Tokyopop trade paperback - 207 pages
Copyright 2000; English text copyright 2006
Cover art and interior illustrations by Kouhaku Kuroboshi
Translated by Andrew Cunningham
Book reviewed October 2006
Kino No Tabi is one of the first in Tokyopop's new "Pop Fiction" line of young adult prose novels, which hopefully will help bridge this gap between anime/manga and prose SF/F.
This is the first of an eight-volume series of Keiichi Sigsawa's Kino No Tabi stories. This series, subtitled The Beautiful World, was first serialized in Japan beginning in 2000. Many American otaku are familiar with Kino No Tabi from the 13-episode anime series, created in 2003 and released in the U.S. in 2005 under the title Kino's Journey. (There was also a 30-minute prequel made in 2005, which has not yet been distributed in the U.S., and a second film is in the works. The series has not been adapted to manga, although there have been illustrated editions of some of the stories.)
Kino No Tabi follows Kino, a young girl traveling aimlessly on Hermes, her talking motorcycle. Kino is 12 at the beginning of the book, a bit older in most of the stories. She remains childish in some ways, as is Hermes, but she is also heavily armed and tough as nails. Sigsawa tells us nothing of the place Kino and Hermes inhabit except that it is comprised of large tracts of wilderness separating various independent city-states. The book consists of six short stories, typically recounting the three days it takes for Kino and Hermes to learn about the latest city-state they have chanced upon.
This book is entertaining and easy to read, in large part because the relationship between Kino and Hermes is so charming. The writing style should appeal to anime fans and manga readers as well as fans of young adult fantasy such as Eragon. Moreover, Sigsawa plainly has something to say in these stories, beginning with his central premise, introduced in the book's very first page: "The world is not beautiful, therefore it is."
Despite these strengths the book is not as compelling as it might have been, because its narrative framework distances the reader from the story. In most of the places Kino and Hermes visit, some dreadful thing has already occurred, which Kino and Hermes are then told about after the fact. In one town they learn that the development of telepathy has ironically forced people to avoid each other, in another they see that a generations-long war has been replaced with something even worse, and so on. (Because the cities' fates are driven by scientific or social changes, not by anything supernatural, I consider these stories science fiction rather than fantasy, talking motorcycle notwithstanding.) In each instance, the story is essentially over before Kino and Hermes arrive, and there is little for them to do but shake their head/handlebars in dismay. Oddly enough, even though Kino No Tabi started out in prose and was only adapted to anime later, I find this more of a problem in the novel than in the anime series, which better manages to keep the viewer involved in the story through the many flashbacks.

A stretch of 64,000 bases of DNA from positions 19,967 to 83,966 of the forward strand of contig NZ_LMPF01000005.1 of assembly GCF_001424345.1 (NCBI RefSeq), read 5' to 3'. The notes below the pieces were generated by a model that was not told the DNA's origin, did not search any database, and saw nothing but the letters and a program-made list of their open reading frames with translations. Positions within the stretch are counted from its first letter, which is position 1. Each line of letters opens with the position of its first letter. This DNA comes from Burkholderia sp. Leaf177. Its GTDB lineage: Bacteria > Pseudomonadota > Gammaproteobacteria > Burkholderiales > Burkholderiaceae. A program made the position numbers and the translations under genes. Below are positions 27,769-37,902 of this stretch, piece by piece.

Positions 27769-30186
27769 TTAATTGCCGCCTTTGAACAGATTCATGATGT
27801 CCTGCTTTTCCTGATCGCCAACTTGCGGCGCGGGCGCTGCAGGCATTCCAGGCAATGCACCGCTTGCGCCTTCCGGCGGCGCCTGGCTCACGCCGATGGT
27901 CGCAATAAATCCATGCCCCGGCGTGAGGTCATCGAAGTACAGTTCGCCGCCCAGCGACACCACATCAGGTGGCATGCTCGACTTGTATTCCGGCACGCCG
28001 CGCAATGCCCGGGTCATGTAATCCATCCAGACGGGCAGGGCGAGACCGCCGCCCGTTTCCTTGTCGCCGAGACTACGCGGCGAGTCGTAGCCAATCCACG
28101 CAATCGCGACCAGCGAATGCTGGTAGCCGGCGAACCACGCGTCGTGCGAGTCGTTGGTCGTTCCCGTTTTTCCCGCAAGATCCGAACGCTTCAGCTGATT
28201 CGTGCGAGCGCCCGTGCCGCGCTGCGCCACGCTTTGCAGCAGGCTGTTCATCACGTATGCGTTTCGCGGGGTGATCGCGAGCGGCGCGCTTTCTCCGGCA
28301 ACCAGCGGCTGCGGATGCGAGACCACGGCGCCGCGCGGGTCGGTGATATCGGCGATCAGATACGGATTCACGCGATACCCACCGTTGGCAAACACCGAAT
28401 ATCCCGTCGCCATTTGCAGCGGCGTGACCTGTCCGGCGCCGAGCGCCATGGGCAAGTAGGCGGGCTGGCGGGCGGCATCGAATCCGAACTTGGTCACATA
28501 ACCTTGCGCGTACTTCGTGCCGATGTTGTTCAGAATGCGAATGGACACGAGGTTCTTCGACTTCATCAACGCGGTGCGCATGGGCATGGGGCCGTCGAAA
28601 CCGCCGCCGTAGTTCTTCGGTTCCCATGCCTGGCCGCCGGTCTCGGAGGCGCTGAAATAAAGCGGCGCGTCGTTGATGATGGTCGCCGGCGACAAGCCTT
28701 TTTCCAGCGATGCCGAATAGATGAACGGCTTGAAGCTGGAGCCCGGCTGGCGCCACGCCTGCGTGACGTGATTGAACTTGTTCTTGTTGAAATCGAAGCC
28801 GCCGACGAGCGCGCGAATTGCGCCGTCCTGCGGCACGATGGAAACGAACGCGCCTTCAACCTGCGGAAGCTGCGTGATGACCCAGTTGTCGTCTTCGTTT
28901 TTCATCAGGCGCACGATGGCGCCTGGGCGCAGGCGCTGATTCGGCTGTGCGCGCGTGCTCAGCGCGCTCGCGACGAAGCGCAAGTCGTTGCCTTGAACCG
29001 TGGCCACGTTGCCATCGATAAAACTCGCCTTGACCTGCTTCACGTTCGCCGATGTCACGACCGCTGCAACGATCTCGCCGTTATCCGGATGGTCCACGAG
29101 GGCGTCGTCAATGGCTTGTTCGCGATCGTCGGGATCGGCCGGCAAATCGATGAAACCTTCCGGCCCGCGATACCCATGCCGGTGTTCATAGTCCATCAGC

Most of the individual segments of Kino No Tabi are best viewed not as complete stories, but as parables. The parables are exaggerated to the point of absurdity in order to make Sigsawa's point. In "The Land of Majority Rule," for instance, Sigsawa conveys the danger of tyranny of the majority by showing a purely democratic city, where the citizens have voted to execute one another until at last only one person remains. I suspect this kind of morality play will work better for young readers than for skeptical teenagers; indeed, the series has been compared to the famous children's book The Little Prince. However, many parents will find it inappropriate for pre-teen readers, because Kino No Tabi is surprisingly violent and morbid, replete with stacked corpses, an exploding head or two, and miscellaneous onstage murders and attempted murders, beginning with Kino's own father trying to kill her for insolence.
By building his narrative around these exaggerated cautionary tales, Sigsawa undercuts his central premise, that the world's imperfections are what give it beauty. It is rather difficult to see the beauty in the barbaric ends met by most of the cities Kino passes. The cities' stories have played out horrifically before Kino even gets there, so there is never any opportunity for the sort of redemption that might support Sigsawa's thesis.The exception is "Coliseum," the last and thankfully longest story. ("Coliseum" was not the final story in the original Japanese edition, but Tokyopop has rearranged the stories' sequence.) "Coliseum" is the one segment of the book where Kino has an important role to play in what happens to the city she is visiting, and for that reason is certainly the most exciting tale for a young reader. (I can say this with confidence, because I read this book out loud to my 10-year-old son, and he was on the edge of his seat throughout "Coliseum.") In this story, Kino is forced into a competition of deadly combat. Because Kino goes out of her way to avoid killing her adversaries, this tale partially offsets the book's violent tone. Even better, the story's outcome provides the only transcendent moment consistent with Sigsawa's premise about beauty. "Coliseum" closes the first volume of Kino No Tabi on a strong note, and hopefully signals good things for the volumes to come.
What do you think? Comments are welcome!
Please send them to:
Copyright © 2006 Aaron Hughes
Kino No Tabi Japanese anime art (right)